São Paulo, Brazil — Maresin and resolvin, produced by the body from omega-3 fatty acids, can help repair tissue damaged by periodontal disease. A recent study shows that even in the presence of inflammation they stimulate periodontal ligament stem cells. The periodontal ligament is one of the structures lost in severe cases of the disease.
The study was part of the PhD research of Emmanuel Albuquerque de Souza at the University of São Paulo’s Dental School (FO-USP) in Brazil and was conducted at the Forsyth Institute, an affiliate of the Harvard School of Dental Medicine in the United States, with a scholarship from FAPESP (São Paulo Research Foundation ).
Local inflammation is one of the most challenging aspects of the treatment of periodontal disease. “It destroys the tissues that maintain and secure the teeth in the mouth, and although treatment with stem cells stimulates regeneration of these structures in studies performed in vitro and in experimental animals, it doesn’t work so well in humans because of inflammation,” Souza said.
Forsyth and FO-USP have long studied the mechanisms that lead to a resolution of inflammation in the periodontium. One of the focuses for the partnership is what is called pro-resolving lipid mediators, such as maresin and resolvin. “These molecules come into play in the second stage of the inflammatory process, referred to nowadays as the resolution stage, but some people apparently don’t produce enough of them, while in other cases their functions appear to be altered in some way,” Souza said.
Stimulating the release of these mediators could be a way to improve the success rate of so-called regenerative therapy. “The study shows for the first time that these two mediators enhance stem cell regenerative capacity even in the presence of inflammation,” said Marinella Holzhausen Caldeira, a professor in FO-USP’s Department of Periodontics and Souza’s thesis advisor in Brazil.
Pro-inflammatory versus pro-resolving environments
Based on previous research demonstrating the action of maresin and resolvin in periodontal regeneration, the group created two in vitro environments for stem cells, one representing inflamed tissue full of pro-inflammatory cytokines, and the other simulating the inflammation resolution stage.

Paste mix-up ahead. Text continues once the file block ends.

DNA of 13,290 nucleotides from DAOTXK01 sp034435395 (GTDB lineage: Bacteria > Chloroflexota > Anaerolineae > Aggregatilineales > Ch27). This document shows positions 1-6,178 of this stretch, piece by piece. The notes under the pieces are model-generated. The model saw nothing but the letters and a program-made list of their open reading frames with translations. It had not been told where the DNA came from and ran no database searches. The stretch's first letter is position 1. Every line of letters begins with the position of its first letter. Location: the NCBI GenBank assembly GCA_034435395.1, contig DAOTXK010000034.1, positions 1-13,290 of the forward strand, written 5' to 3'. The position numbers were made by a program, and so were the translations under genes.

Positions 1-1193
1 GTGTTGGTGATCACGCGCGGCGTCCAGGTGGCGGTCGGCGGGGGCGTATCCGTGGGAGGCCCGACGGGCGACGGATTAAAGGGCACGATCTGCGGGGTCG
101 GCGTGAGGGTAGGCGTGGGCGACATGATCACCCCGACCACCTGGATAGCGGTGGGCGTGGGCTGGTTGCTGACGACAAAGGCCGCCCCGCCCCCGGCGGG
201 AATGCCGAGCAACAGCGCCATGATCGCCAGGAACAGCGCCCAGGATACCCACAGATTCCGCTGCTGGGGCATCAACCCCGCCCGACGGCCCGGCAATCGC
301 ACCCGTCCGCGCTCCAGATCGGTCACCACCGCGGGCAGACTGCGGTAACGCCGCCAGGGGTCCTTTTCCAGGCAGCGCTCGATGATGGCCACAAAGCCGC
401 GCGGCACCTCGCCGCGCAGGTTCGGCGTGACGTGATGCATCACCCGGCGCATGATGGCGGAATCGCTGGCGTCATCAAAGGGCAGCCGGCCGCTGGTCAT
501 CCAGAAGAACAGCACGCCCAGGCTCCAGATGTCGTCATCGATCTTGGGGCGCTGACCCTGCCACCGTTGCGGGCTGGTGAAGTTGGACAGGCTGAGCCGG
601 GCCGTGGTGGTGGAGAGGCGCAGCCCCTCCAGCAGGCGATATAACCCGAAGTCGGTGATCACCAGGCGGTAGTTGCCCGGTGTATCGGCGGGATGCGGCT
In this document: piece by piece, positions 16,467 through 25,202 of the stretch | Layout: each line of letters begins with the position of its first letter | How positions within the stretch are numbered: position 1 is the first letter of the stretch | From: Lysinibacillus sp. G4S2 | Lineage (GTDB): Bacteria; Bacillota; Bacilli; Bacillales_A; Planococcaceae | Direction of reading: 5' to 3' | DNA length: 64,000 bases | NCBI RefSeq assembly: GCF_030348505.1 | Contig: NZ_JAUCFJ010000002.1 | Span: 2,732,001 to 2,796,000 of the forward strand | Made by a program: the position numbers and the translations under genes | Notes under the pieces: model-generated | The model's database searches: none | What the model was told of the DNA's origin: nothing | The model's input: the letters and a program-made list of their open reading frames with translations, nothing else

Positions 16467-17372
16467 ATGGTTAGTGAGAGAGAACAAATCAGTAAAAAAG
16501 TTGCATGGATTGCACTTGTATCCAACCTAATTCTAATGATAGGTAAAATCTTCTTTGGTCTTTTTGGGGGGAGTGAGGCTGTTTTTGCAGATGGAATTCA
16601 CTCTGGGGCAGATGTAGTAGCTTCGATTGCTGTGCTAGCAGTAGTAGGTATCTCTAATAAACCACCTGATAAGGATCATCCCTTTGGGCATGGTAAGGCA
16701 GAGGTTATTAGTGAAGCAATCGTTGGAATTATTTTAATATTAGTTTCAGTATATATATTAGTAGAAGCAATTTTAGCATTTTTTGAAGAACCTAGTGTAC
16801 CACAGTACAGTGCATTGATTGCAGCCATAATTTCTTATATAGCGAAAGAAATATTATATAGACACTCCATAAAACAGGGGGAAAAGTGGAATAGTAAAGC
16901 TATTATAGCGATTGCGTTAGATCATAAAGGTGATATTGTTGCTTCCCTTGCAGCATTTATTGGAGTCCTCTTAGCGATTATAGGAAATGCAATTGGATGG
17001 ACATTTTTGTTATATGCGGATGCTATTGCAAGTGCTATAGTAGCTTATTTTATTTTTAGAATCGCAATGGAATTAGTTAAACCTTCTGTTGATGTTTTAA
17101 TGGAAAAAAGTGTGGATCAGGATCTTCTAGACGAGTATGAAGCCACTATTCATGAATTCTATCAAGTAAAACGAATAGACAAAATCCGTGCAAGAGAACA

“We found that pro-inflammation reduced stem cell activity, while the presence of maresin and resolvin increased their capacity to proliferate, migrate and rapidly acquire the functions of cells in the lost tissue,” Souza said.
“When these stem cells are stimulated, they can acquire properties similar to those of periodontal cementoblasts, fibroblasts, and osteoblasts,” Caldeira said.
The finding shows the importance of creating a favorable environment for stem cells to function properly. The next step is understanding how to use maresin and resolvin therapeutically. “We don’t know how much we can alter the organism’s capacity to synthesize these mediators,” Souza said.
One possibility could be to use their precursor, omega-3, via supplementation. “Recent clinical studies have shown that supplementation can have a highly positive effect when combined with basic periodontal therapy, which involves removal of the biofilm that accumulates in the tissue,” Caldeira said. The benefits are seen mainly in patients with diabetes or metabolic syndrome, which point to an altered inflammatory profile (read more at: agencia.fapesp.br/34357).
Another possibility could be to treat stem cells with maresin and resolvin before using them in regenerative therapy in order to make the treatment more effective.
The future of the fight against inflammation Although the discovery comes from dentistry, it may pave the way to advances in the treatment of other conditions. “Explaining how these mediators act on the regeneration process means explaining how the organism recovers from an inflammatory disease,” Souza said. This is resolution pharmacology, a new line of research that aims to revolutionize the current approach to anti-inflammatory medication.
Recent research has shown that inflammation occurs in two stages. The first involves the release of pro-inflammatory substances as part of the organism’s defenses against attack. Next, enzymes are activated to produce a change in various cell phenotypes and the resolution stage begins.
For example, macrophages (one type of immune system cell) that produce many inflammatory cytokines, such as tumor necrosis factor, begin to secrete pro-resolving mediators that clear up the mess made by the inflammation. “The phagocytosis performed by macrophages is important to defend us against bacteria and other microorganisms, but leaves behind a kind of inflammatory refuse that has harmful effects on the organism,” Souza said.
The changes driven by pro-resolving mediators lead macrophages and other immune cells to perform this cleansing process and secrete fewer toxins. Similar benefits also appear to come from stem cells, which restore what was lost to inflammation. This is a different view from the use of classic anti-inflammatory drugs to interrupt or block the inflammatory response. “In resolution pharmacology, you don’t prescribe a drug to block inflammation. What you want is to stimulate the beneficial inflammatory stage, which is the resolution stage,” Souza said.
The approach appears to offer advantages. “Currently we don’t have specifically pro-resolving drugs, but this research will lead to the development of alternatives that will overlap with existing anti-inflammatory medications, which have various limitations and adverse side-effects,” Caldeira said.
Article adapted from a São Paulo Research Foundation news release.